UK and US mull new economic models ahead of possible trade deal

The UK and US governments will form a research group to look at whether new economic models are possible, as the pair talk up the prospects for a free trade agreement.

At a meeting in Cornwall on 10 June, Prime Minister Boris Johnson and US President Joe Biden signed a new Atlantic Charter, as the pair sought greater cooperation on everything from democracy and human rights to defence, security, and economic ties.

In a joint statement, the leaders acknowledged that “current economic models do not serve all equally in society or adequately tackle issues such as the climate crisis,” and that they were “mindful” of how economic policy was impacting the distribution of wealth across societies.

Recognising the need to ensure equality of opportunity, the statement said the countries planned to set up a new group of experts, practitioners and officials “to advance a new ‘common sense’ about how the economy works and the goals it should promote.”

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The charter included a pledge to crack down on what the document called “illicit finance”.

A Downing Street spokesperson added that Johnson and Biden had agreed to take further steps towards a future UK-US free trade agreement to create new jobs in both countries.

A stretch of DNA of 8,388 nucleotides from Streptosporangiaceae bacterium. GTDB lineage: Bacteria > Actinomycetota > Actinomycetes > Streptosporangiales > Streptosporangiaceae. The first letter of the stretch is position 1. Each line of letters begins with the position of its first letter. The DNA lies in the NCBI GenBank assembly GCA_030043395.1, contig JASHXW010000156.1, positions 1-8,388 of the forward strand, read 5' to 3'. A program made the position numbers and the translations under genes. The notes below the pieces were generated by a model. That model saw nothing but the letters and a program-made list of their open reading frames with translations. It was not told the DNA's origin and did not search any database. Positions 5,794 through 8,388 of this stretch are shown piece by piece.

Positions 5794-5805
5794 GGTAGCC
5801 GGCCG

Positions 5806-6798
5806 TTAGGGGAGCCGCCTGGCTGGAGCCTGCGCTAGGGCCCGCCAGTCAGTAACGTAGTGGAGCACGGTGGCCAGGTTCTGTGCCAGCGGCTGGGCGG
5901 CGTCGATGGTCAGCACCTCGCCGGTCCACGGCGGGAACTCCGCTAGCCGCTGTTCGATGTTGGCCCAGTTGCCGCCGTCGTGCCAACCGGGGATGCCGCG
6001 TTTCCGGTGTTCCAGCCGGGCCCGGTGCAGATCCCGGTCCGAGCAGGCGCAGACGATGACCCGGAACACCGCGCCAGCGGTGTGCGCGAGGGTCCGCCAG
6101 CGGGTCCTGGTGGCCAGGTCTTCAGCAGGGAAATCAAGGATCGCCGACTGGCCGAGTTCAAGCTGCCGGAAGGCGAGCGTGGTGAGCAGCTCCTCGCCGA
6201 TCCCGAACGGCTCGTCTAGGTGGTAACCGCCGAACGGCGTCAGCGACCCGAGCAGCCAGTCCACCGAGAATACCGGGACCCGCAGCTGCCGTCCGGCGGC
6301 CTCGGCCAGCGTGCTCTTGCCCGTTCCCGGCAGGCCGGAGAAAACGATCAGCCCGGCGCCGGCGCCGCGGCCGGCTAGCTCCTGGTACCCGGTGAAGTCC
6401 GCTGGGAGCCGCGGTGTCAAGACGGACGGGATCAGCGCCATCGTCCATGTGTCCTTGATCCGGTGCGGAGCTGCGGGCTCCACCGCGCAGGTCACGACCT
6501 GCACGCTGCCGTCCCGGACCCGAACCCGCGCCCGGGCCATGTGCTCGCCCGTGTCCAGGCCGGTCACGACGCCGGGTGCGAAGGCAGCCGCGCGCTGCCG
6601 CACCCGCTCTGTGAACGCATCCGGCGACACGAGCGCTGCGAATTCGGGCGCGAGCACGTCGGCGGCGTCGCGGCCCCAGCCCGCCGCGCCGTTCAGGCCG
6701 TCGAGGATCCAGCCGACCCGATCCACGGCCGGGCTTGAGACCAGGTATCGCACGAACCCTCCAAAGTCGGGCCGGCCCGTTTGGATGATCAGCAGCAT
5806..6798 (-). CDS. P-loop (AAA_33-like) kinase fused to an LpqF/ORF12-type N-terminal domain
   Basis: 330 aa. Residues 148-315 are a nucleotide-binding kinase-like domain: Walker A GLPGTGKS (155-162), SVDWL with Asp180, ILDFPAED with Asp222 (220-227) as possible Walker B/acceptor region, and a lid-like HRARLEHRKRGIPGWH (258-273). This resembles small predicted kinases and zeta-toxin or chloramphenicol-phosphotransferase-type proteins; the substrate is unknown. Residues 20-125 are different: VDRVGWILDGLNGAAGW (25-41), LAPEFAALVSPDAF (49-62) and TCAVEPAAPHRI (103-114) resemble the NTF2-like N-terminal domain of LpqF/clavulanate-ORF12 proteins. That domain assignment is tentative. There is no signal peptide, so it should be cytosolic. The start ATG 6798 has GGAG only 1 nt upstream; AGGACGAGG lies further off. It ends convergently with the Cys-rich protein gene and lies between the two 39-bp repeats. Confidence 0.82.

The countries have committed to “deepening and strengthening our vital economic and trading partnership”, according to the leaders’ statement.

“Both countries recognise that trade, when done right, can support our mutual interest in sustainable and green growth, good jobs for our workers, new opportunities for our innovators and businesses, and high labour and environmental standards,” it added. “We will therefore work closely to identify and pursue opportunities to deepen our already extensive trade relationship.”

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The statement also said both countries will back a global 15% minimum tax rate, with a view to simultaneously axe digital services taxes to provide “appropriate coordination” between the rules.

The UK and US leaders said they still hoped to reach a stage where the largest and most profitable global companies can be taxed on at least 20% of profit exceeding a 10% margin.

To contact the author of this story with feedback or news, email Justin Cash

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